Energy Efficiency Retrofits for Commercial and Public Buildings
Presented by Pike Research, this paper focuses on the energy efficiency retrofit market, which recently received a major boost from the American Recovery and Reinvestment Act of 2009 (ARRA). The paper observes that the largest potential for long term, sustained growth in commercial building retrofits lies in the private commercial space. Compared to conventional space, high-performance green building space is vacant less often and commands premium prices, leading commercial building owners to adopt green retrofits as a market differentiator.
The Green Building Revolution: Addressing and Managing Legal Risks and Liabilities
Harvard Law School Environmental Law and Policy Clinic – As green building expands from the exception to the rule, certain legal risks are inevitable. For building green to become a standard business practice, parties involved in project construction and management – owners, buyers, tenants, design professionals (architects, engineers, and consultants), contractors, and subcontractors – must become familiar with the legal risks and liabilities associated with green building, as well as strategies to minimize them. This white paper addresses the current movement toward green building, the increasing number of mandates requiring it, and the benefits and costs associated with building green; analyzes the legal risks and potential liabilities to those involved in green building; and concludes with practical recommendations for minimizing such risks and liabilities.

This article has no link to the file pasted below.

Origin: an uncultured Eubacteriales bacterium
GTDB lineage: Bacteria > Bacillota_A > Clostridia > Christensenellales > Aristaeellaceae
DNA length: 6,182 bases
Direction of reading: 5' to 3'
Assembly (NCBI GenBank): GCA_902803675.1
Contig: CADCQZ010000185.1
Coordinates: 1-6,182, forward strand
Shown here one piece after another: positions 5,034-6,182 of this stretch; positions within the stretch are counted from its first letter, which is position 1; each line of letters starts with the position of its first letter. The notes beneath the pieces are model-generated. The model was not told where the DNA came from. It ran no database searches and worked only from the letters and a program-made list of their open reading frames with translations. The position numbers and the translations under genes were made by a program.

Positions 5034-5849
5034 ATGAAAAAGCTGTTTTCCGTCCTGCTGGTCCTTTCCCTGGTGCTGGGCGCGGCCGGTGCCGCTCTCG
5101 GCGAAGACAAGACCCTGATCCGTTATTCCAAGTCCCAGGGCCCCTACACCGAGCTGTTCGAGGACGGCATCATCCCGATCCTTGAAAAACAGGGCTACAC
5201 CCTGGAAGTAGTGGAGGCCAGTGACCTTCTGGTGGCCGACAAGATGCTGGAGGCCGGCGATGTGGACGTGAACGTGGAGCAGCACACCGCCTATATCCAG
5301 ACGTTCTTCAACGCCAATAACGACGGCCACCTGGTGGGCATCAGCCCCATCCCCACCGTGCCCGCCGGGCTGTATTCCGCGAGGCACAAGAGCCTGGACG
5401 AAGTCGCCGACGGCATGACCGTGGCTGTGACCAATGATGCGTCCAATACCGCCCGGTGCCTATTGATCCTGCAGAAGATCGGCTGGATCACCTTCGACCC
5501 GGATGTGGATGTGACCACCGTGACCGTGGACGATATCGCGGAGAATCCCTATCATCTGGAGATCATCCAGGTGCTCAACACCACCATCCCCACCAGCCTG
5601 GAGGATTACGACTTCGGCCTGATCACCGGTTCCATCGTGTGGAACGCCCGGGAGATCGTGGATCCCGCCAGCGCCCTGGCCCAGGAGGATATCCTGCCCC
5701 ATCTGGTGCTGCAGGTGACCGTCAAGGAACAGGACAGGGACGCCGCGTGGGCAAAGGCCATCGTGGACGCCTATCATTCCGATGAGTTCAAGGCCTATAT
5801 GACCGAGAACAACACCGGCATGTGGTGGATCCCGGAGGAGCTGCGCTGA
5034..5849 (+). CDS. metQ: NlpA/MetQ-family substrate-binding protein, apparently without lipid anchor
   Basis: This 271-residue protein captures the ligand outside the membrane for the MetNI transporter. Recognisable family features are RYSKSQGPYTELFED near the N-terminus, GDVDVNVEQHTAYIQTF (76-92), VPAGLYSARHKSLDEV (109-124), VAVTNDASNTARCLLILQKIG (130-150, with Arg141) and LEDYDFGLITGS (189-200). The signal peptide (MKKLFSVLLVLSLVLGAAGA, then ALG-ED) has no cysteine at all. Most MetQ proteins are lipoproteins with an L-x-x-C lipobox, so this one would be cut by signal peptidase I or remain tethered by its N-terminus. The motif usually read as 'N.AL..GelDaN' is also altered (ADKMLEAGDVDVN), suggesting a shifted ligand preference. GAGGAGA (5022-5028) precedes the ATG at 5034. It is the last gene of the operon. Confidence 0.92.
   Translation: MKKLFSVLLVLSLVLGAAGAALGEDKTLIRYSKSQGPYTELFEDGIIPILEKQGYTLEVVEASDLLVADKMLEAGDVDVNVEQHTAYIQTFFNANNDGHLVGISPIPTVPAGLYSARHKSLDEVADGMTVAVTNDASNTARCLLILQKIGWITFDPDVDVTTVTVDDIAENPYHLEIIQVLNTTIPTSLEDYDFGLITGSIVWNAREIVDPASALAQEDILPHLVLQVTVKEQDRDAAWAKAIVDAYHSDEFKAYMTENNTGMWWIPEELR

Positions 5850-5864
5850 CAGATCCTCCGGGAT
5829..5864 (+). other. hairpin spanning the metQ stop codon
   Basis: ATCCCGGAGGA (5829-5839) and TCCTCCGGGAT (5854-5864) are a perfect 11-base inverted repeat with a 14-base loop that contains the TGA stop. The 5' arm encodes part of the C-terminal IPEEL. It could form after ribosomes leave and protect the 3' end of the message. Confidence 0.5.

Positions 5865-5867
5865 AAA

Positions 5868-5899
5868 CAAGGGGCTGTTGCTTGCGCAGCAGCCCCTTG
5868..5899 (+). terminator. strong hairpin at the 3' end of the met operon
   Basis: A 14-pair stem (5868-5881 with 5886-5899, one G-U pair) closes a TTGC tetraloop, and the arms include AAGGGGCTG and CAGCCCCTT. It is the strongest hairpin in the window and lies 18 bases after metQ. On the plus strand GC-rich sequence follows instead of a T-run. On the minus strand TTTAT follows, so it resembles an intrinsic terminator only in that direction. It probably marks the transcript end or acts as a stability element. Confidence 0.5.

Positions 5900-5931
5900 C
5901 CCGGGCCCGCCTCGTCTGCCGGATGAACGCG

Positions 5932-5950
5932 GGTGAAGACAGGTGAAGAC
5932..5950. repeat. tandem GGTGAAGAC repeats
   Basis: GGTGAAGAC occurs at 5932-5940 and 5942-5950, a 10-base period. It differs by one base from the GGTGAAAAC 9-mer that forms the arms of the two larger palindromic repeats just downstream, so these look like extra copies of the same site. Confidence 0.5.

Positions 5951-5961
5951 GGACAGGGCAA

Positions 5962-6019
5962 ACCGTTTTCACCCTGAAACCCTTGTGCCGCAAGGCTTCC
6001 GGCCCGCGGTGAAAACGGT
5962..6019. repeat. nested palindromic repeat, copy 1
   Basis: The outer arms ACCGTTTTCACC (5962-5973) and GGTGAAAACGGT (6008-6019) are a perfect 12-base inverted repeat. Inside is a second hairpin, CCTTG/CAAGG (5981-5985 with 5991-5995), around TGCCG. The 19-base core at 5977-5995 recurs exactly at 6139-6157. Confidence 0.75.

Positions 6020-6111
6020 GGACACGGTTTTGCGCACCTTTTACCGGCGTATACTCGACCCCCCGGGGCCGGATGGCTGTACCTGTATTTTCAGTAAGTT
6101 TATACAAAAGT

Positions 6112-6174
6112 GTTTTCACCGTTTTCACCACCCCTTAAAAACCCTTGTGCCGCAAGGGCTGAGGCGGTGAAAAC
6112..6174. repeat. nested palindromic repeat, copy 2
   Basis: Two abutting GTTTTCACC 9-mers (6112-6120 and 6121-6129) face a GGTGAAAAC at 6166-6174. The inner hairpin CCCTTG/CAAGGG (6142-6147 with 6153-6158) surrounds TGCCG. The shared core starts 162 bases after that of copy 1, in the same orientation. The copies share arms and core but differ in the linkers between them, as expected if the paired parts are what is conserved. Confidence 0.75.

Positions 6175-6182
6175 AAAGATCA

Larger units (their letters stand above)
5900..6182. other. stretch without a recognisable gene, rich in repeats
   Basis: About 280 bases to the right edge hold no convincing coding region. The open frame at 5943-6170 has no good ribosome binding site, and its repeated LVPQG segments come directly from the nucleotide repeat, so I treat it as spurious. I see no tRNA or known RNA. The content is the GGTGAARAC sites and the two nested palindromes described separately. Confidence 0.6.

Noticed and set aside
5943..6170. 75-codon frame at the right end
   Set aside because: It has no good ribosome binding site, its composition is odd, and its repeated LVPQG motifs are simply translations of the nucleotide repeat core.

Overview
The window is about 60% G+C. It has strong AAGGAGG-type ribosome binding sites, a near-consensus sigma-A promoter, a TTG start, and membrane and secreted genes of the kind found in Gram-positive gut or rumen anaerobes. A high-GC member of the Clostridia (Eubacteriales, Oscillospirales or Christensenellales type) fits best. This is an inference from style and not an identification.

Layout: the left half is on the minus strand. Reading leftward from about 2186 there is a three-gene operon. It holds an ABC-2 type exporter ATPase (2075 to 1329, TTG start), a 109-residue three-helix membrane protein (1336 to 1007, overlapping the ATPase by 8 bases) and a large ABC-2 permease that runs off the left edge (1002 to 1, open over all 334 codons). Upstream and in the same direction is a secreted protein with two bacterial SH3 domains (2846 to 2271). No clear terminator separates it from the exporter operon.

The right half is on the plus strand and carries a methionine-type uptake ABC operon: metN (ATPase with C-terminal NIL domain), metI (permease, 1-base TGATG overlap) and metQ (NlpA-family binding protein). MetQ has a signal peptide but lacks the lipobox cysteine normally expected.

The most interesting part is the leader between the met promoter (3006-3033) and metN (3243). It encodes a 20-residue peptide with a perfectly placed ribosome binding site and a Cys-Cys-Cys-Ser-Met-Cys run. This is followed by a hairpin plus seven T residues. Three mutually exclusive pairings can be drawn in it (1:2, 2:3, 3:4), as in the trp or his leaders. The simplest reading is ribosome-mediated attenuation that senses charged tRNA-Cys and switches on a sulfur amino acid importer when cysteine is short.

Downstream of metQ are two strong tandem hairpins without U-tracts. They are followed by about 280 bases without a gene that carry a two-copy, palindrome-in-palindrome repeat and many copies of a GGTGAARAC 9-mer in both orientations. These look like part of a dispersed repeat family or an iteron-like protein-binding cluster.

Green Building: Assessing the Risks–Feedback from the Construction
Marsh, the world’s leading insurance broker and risk advisor, reports lays out the concerns that building owners, contractors, and design firm executives are most concerned about with regards to green buildings. They include risks that may be associated with these projects, including potential financial exposures, uncertainty about evolving regulatory standards and legal issues, validating the qualifications of
consultants and subcontractors, and assessing the long-term performance of green building materials, among other potential issues in green design and construction.
The International Facility Management Association Green Practices Study
This IFMA study involves the measurement of attitudes and behavior of facility managers in relation to implementing sustainability initiatives at their organizations.
Overcoming the Social and Psychological Barriers to Green Building
This University of Michigan article argues that environmental progress in the building design and construction industry will continue to stall if the significant social and psychological barriers that remain are not addressed. After surveying the three levels of barriers—individual, organizational, and institutional—the article concludes with seven strategies for overcoming them.